Follow student Gregory Gaines, as he tells what happened when he was a fifth grader at Workaholic Elementary School. Like it or not, substitutes are a part of school, and I bet you’ve had one that you really liked. This story is about a special substitute, and his name is Mr. Prosper. By the time you finish reading this book, I know you’ll want him at your school, too!
Read alsoThe Clinchfield No. 1
As general manager for Erwin, Tennessee–based Clinchfield Railroad, Thomas D. Moore found an eighty-six-year-old vintage 4-6-0 ten-wheeler steam engine—the Clinchfield No. 1. Miraculously, the engine had escaped the cutter’s torch when, in the mid-1950s, the railroad retired its steam fleet, shuttered passenger service and embraced the diesel era.…
Workaholic Elementary School (WES) is a model school. All other principals and teachers nearby wished their school was just like it. From August to October, WES started off the school year on a roll; no student, Kindergarten through fifth grade, had been sent to Principal Paige’s office for misbehaving. This was true until one fifth grade student left, and another from Highland Elementary School took his place via the school lottery. The new student is Steve “The Bee” Sting.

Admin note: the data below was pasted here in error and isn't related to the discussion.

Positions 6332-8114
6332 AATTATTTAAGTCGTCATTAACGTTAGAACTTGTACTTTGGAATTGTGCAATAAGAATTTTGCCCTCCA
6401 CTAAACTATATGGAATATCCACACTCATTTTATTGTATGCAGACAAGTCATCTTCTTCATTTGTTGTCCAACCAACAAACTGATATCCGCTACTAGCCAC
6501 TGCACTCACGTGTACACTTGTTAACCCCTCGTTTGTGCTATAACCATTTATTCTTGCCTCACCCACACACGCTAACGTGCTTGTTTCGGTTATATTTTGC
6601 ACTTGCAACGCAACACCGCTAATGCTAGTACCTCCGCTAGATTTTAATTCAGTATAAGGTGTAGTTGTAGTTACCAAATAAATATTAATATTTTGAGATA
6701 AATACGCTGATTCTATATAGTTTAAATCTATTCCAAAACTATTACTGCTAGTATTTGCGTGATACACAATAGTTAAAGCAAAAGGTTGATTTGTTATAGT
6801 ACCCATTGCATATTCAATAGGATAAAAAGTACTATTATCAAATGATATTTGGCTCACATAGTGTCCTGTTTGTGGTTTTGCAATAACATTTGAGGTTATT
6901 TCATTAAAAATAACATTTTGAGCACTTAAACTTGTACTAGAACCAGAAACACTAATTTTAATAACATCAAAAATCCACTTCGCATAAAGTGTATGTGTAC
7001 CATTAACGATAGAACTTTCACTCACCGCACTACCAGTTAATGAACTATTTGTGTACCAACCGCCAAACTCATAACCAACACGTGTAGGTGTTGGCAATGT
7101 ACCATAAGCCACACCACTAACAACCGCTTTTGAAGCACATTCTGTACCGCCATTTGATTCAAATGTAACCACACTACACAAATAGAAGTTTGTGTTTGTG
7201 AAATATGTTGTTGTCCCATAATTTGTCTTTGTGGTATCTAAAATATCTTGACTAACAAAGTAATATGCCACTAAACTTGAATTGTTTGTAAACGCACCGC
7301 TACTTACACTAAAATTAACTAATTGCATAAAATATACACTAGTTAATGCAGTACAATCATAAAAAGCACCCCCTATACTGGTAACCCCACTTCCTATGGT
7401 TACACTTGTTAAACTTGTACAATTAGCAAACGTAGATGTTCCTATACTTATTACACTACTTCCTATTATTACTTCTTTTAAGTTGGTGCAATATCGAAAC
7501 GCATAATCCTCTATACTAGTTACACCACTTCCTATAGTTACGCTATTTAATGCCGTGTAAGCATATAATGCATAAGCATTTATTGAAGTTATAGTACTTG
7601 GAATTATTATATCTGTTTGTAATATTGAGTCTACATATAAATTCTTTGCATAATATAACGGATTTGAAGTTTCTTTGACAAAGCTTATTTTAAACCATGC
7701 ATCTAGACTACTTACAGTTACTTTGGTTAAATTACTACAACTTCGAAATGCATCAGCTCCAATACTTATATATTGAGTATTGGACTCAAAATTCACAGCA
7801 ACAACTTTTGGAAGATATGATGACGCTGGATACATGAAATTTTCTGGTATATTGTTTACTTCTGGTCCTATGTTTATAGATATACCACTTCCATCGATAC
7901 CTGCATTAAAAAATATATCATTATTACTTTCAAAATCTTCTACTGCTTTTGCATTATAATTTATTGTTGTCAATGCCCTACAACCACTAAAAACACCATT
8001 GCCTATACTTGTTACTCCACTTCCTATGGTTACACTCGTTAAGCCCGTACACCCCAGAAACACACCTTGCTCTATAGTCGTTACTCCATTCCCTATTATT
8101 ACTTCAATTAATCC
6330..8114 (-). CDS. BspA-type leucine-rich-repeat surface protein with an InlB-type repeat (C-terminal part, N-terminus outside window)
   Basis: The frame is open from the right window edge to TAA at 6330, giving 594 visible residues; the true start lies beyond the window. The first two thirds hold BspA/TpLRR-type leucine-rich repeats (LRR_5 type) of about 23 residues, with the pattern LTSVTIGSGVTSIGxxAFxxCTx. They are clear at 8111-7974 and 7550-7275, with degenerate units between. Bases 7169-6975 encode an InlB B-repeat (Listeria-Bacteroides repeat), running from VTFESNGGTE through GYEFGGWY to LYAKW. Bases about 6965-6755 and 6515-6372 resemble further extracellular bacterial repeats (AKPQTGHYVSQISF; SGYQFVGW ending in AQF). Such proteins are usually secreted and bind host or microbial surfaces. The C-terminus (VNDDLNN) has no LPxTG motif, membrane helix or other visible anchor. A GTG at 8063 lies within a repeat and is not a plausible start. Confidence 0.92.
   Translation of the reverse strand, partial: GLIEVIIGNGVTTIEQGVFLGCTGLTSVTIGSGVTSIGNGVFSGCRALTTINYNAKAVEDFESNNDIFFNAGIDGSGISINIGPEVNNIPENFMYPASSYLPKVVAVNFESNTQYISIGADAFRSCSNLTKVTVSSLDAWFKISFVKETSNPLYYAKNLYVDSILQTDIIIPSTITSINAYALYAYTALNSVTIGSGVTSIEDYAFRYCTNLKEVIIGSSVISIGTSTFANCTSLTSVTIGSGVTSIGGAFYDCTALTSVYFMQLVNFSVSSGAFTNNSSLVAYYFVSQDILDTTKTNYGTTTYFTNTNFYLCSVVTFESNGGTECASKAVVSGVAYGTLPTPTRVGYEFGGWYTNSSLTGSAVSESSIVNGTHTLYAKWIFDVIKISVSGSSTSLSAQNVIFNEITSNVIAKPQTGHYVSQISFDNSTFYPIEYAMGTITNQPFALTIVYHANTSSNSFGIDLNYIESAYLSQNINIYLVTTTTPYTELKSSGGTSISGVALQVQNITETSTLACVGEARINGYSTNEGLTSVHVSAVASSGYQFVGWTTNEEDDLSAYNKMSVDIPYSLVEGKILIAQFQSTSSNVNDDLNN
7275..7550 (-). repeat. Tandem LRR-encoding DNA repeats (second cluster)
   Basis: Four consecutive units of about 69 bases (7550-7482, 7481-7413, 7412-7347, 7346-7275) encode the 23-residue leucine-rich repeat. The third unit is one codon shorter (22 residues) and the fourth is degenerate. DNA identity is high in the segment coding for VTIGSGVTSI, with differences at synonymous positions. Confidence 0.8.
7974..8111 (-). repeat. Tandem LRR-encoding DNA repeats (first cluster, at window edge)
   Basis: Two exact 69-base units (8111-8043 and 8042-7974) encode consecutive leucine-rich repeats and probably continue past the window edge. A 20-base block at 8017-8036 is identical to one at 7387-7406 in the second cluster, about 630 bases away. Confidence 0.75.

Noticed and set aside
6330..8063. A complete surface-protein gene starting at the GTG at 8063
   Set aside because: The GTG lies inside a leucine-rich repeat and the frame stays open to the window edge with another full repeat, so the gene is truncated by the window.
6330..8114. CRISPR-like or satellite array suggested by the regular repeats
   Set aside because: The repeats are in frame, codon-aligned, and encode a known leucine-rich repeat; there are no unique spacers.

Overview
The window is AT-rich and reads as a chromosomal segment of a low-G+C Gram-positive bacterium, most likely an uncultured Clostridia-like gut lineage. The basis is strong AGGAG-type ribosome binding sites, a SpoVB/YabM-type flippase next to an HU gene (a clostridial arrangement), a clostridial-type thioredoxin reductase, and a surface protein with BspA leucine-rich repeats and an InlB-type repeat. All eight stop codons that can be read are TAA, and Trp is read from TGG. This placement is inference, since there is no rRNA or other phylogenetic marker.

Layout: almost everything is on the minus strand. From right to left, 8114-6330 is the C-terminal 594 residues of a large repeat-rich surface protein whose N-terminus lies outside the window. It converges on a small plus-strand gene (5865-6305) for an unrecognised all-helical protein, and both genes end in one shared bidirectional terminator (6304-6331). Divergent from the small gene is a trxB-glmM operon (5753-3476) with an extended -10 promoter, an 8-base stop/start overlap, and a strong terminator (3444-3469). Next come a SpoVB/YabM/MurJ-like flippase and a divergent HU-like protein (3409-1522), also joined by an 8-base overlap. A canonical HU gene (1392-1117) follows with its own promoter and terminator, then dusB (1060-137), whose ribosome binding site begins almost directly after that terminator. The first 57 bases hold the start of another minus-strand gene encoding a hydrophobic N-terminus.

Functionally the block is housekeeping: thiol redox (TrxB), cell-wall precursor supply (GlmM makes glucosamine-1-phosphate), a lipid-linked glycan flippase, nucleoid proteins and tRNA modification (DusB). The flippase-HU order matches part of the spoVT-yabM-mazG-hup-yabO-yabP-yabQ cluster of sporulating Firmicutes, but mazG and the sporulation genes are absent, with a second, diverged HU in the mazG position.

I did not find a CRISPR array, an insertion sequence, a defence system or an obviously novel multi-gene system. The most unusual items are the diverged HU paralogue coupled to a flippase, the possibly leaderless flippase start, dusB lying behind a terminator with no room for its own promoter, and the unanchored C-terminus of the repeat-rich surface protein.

Gregory not only tells you what happens during Mr. Prosper’s ten day assignment, but also what happens the rest of the school year. What makes Mr. Prosper so special? He is the type of teacher who really cares about his students. You may think that’s not possible, because all the substitutes you’ve had didn’t seem to care. Well, this is not true about Mr. Prosper! If you want to know just how much he does care, and why Gregory and his classmates declare him the best substitute ever, read and find out.
Throughout the book, Gregory and his classmates learn why it’s important not to judge a book by its cover; quiet people have something to say; the importance of good sportsmanship; that we all have bad days; engaging in a little friendly competition is good; change is a good thing; and the importance of learning from your mistakes.